Paul Charles, chief executive of travel consultancy The PC Agency, told the PA news agency: "The significance of this decision can't be overestimated.
"It will pump vital cash into the travel economy, and help salvage the rest of the summer."
Health and Social Care Secretary Sajid Javid said the government was able to make the border policy changes not only because of the UK's high jab rate but because the EU and US "also have very successful vaccination programmes".
“By reopening quarantine-free travel for travellers who have been fully vaccinated in European countries and the USA, we’re taking another step on the road to normality which will reunite friends and families and give UK businesses a boost.”
What does this mean for English holidaymakers? What are the rules elsewhere?
People hoping to go on foreign holidays this year will still be subject to travel restrictions in the EU and US, despite England's border changes - here we take a look at what the rules are in other popular destinations.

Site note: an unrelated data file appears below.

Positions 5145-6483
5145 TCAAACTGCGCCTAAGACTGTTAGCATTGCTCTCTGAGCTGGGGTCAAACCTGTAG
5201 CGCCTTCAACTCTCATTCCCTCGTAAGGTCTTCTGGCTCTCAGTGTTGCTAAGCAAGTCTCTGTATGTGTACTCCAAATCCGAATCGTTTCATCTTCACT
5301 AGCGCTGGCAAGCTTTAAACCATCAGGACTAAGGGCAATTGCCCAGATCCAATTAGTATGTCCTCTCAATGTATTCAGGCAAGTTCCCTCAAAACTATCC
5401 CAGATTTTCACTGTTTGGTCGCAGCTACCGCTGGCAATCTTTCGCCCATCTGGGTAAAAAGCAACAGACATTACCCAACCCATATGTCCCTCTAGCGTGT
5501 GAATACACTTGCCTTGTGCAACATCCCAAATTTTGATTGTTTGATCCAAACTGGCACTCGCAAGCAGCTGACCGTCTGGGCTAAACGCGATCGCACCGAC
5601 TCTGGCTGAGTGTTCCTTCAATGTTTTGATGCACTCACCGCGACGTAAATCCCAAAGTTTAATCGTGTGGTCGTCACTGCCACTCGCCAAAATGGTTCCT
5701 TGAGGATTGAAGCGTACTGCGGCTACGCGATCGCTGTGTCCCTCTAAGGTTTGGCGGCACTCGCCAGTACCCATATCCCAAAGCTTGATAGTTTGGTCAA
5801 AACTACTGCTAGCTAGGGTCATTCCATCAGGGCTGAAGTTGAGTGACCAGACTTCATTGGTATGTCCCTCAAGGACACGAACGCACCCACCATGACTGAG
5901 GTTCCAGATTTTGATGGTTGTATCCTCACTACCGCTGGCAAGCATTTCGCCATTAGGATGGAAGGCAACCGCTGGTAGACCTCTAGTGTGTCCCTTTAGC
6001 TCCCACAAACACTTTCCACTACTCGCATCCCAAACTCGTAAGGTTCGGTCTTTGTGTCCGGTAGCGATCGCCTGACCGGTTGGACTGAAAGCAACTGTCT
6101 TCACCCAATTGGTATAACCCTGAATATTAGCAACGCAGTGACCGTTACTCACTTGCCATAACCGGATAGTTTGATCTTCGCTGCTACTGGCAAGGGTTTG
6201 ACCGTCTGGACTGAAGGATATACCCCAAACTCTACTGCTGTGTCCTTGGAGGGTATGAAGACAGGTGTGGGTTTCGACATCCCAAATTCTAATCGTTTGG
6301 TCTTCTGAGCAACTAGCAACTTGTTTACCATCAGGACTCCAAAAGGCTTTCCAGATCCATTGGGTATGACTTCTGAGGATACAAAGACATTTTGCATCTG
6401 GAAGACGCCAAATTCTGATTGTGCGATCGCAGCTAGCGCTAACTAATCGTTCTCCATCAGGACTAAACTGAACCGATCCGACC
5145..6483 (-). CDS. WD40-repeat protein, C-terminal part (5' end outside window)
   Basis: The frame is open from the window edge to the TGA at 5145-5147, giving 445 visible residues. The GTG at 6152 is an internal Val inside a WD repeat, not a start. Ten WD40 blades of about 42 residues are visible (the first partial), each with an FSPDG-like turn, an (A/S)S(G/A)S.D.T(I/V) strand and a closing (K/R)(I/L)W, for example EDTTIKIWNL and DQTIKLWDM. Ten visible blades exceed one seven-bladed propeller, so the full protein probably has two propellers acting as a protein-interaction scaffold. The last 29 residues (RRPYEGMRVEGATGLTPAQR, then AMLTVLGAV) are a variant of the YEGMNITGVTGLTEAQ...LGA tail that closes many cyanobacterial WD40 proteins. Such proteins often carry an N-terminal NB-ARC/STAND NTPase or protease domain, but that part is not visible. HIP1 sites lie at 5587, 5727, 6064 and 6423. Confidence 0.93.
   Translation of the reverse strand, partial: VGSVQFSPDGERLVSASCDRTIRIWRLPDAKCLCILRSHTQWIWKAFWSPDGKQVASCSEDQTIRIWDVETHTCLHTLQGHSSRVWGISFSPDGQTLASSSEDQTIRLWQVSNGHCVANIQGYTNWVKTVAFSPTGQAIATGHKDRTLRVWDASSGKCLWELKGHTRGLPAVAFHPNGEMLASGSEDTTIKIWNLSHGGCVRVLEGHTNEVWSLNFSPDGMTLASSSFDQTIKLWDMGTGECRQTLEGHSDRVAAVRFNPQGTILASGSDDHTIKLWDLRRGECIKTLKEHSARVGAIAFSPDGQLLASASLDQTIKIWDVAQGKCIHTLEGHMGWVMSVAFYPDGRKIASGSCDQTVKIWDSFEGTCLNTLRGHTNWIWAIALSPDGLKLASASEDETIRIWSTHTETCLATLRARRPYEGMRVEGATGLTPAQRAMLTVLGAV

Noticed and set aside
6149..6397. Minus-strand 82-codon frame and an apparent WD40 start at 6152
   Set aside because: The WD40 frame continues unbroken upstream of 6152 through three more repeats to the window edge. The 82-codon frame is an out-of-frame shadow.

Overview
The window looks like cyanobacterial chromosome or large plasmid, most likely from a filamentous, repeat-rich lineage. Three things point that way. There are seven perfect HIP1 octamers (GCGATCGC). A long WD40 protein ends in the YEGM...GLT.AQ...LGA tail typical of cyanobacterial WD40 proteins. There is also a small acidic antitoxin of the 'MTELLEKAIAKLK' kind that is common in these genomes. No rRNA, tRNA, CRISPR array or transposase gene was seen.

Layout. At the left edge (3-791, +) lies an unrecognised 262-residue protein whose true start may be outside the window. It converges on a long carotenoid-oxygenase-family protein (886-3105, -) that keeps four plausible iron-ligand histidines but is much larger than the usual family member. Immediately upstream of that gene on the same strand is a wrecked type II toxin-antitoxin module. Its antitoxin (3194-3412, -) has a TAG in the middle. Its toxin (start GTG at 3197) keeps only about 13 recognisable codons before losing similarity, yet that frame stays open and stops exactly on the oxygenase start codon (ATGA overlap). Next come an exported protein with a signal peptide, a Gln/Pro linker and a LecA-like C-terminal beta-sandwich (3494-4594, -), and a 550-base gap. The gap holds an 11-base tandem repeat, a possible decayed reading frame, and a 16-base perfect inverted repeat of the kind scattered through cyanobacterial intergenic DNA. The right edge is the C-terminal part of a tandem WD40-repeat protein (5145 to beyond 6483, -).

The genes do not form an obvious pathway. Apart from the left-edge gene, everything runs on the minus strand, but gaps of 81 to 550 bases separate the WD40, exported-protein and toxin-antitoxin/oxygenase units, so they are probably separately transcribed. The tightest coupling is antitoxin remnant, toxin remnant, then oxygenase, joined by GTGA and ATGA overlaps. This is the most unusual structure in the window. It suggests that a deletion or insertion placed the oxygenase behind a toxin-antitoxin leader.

Spain has its own travel restrictions on arrivals from the UK however it is likely they would not stop a fully vaccinated person entering the country.
If Britons can prove they've had their second dose of a coronavirus vaccine longer than 14 days before their arrival in Spain, or that they've tested negative within 48 hours prior to their arrival, then they will be able to enter the country quarantine-free.
The same rules apply for Spain's islands such as Ibiza and Mallorca.
France is on the UK's 'Amber plus' list, which means it will be the only country in Europe from which fully-vaccinated travellers must still self-isolate when they arrive back in England.